business news in context, analysis with attitude

First the apology.

MNB is very late this morning.

Because after it was written, and as I was about to file, I hit the wrong key. And deleted the whole damn thing. And couldn’t get it back.

So I had to start from the beginning. And resist the temptation to throw the computer out the window.

Sorry about that. I make a lot of mistakes, but this is the first time in more than five years of writing MNB that I’ve made this particular mistake.

For good reason, we all spend a lot of time talking about the obesity crisis, especially childhood obesity. It is a serious problem, and worth our attention.

The irony, of course, is that here in the US (and probably elsewhere, though I don’t have statistics to back that up), there also are plenty of people – especially teenaged girls – who suffer from eating disorders such as bulimia and anorexia.

So I was interested to see this week that Unilever has decided to ban superslim models and actors from its ads and commercials. The company said that it did not want to be a negative influence on young women concerned about their bodies; the decision fits nicely into the broader message that the company has been sending with its Dove marketing campaign focusing on real women with real bodies.

I just think that this is smart. And admirable.

I have some experience with eating disorders. A family member suffered from it and was hospitalized for a time. While this person may no longer have anorexia or bulimia, those particular issues have been replaced with what would appear to the unschooled eye to be an exercise obsession that, I suspect, could also be life threatening in the long run. It is something I worry about. A lot.

At the same time, I have a daughter who in less than a month will turn 13, and I can see the seeds of concern about her height, her weight, her appearance creeping into conversation. Nothing to worry about yet, except that as parents we always have to worry about this stuff, have to be concerned that in our language and in our attitudes we are sending positive messages without the hint of subtext.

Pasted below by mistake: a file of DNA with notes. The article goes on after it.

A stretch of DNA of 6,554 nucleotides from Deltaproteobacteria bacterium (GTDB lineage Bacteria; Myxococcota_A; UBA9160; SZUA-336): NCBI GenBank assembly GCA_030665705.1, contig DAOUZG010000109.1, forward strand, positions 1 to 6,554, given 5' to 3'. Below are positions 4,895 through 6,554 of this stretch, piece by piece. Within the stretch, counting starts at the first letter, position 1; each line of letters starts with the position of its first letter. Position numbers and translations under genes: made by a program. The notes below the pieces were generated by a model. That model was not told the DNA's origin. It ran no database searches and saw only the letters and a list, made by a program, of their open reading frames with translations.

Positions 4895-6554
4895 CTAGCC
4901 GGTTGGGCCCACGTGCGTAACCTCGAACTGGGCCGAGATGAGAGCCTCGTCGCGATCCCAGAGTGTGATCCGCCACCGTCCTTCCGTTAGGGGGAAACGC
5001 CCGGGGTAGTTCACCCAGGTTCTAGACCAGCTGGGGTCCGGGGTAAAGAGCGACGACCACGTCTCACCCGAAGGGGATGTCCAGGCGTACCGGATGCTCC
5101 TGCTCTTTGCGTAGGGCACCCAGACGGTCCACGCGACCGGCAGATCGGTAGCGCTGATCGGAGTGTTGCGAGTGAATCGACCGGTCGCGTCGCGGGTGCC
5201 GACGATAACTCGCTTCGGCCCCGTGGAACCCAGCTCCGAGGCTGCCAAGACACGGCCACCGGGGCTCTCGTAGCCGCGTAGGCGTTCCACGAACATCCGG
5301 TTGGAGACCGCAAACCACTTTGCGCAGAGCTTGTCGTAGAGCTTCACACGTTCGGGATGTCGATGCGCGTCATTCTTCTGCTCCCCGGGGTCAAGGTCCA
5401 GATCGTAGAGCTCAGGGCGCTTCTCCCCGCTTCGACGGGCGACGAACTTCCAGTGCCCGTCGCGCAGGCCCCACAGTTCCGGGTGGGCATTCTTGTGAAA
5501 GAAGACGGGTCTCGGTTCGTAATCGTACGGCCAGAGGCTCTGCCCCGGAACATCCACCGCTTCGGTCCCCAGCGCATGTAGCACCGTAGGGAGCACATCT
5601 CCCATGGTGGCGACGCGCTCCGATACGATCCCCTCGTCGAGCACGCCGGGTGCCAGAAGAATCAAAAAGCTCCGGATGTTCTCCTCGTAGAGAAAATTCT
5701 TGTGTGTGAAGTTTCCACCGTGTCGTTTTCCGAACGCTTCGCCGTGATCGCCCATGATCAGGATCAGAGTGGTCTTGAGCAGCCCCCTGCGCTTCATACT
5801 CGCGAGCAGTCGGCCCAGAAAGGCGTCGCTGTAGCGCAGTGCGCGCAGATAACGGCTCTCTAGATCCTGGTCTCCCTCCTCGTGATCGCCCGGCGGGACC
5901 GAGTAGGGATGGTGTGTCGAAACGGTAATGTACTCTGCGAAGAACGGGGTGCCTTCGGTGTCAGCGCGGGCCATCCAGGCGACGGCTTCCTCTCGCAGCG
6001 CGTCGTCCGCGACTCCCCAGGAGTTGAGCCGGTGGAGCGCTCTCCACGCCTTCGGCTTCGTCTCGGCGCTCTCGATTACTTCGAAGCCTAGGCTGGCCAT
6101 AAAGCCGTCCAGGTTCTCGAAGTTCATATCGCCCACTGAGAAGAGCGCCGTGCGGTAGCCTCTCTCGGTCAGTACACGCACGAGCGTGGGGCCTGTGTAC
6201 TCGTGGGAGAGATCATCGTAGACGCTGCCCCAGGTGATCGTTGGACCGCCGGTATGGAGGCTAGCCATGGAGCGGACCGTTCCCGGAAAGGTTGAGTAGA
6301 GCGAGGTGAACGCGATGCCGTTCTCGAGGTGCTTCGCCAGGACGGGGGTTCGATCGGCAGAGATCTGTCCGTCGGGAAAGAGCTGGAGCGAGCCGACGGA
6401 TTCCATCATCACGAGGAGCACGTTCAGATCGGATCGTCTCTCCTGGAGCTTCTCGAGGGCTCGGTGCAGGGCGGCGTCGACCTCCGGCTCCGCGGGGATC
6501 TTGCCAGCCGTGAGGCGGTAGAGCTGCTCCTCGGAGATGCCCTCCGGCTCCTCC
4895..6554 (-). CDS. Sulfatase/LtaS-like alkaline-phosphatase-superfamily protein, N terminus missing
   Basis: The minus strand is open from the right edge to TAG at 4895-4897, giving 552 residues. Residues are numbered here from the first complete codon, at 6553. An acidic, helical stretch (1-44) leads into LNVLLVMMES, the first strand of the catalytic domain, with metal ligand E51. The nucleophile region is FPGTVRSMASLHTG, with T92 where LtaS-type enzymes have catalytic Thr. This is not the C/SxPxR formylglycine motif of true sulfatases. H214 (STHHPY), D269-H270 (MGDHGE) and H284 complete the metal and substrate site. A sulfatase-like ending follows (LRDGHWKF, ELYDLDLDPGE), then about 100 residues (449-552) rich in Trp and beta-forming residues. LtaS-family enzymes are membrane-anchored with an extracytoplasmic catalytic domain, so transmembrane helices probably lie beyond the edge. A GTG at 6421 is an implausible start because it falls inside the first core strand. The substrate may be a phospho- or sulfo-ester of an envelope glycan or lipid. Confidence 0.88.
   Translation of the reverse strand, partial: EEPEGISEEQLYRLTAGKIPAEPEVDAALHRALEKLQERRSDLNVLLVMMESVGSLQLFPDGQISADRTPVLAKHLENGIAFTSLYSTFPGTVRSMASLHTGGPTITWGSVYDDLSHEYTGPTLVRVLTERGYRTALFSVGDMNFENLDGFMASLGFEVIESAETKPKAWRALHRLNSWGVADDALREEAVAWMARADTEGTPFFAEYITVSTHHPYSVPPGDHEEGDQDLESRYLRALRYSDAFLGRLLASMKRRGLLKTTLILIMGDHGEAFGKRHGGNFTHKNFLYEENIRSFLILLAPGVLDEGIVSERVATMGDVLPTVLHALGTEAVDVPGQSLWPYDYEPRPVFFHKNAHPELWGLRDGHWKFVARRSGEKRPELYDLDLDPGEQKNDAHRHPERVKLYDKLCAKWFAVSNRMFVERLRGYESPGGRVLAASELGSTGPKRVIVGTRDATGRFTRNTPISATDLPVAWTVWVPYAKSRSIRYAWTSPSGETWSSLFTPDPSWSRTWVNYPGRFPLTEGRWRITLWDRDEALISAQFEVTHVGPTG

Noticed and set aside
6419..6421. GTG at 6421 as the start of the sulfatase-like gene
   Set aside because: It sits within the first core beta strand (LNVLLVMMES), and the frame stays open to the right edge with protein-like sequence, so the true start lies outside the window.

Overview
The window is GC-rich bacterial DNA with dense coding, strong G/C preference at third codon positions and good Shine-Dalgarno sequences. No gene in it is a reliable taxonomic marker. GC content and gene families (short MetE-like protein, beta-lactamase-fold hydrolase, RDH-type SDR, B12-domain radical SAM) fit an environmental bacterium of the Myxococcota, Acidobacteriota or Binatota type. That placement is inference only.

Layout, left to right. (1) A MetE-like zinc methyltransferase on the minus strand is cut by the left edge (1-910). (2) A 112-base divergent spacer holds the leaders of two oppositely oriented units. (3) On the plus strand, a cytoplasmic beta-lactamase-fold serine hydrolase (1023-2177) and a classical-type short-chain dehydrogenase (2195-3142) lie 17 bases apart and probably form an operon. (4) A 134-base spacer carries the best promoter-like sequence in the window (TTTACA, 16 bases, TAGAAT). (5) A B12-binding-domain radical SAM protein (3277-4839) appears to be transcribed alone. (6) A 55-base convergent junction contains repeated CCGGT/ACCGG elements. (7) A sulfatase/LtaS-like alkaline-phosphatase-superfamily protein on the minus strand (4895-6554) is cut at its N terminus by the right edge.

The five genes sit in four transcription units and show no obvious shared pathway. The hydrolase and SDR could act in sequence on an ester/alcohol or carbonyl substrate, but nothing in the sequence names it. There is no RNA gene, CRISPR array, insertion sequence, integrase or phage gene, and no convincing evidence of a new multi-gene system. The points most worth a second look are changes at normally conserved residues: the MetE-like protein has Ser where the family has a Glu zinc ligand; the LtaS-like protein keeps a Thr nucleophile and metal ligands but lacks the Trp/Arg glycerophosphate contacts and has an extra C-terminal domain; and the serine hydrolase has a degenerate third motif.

These may seem to be tangential issues for the food industry, but I don’t think so. I actually think that there is some business benefit to being on the side of the gods on this one…and if not business benefit, there at least is the moral uplift of being on the right side of an important issue.

Food retailers can be in a unique position to talk to parents about some of these problems, creating awareness that will allow parents to recognize these disorders in their early stages so that they can be dealt with by medical and psychological professionals.

It’d be good for customers. It’d be good for business. And it’d be good for the soul.

It already has made a lot of money. And it will make a ton more.

But make no mistake. “Spiderman 3” is junk. Crap. It’ll make your mind rot.

It isn’t just that I have a low threshold for comic book movies in my advancing years. (L loved “Batman Begins,” BTW, and I can’t wait for its sequel, “The Dark Knight.” And I love “Heroes” on TV.) I happened to like the first two movies in the series. But the third is just a way of cashing in – it has lost all the soul and character of the original and the first sequel, and it is tiresome, unambitious moviemaking.


On the other hand…

If you want to watch a wonderful movie, go rent a little British film called “Kinky Boots.” It is a lovely movie about a British shoe factory that has been making the same brown shoes for generations and is on the verge of going out of business…until the young man in charge – with some unorthodox inspiration – comes up with a way to compete in the fashion market, save a lot of jobs and put the business in the black. It’s quirky, it’s fun…and it even is based on a true story.

“Kinky Boots.” Don’t let the title scare you off.

Have a great wine for you: the 2004 Zweigelt “Zantho” from Austria, which is a medium bodied red that is great with a nice thick burger.

That’s it for this week. Have a great weekend, and I’ll see you Monday.

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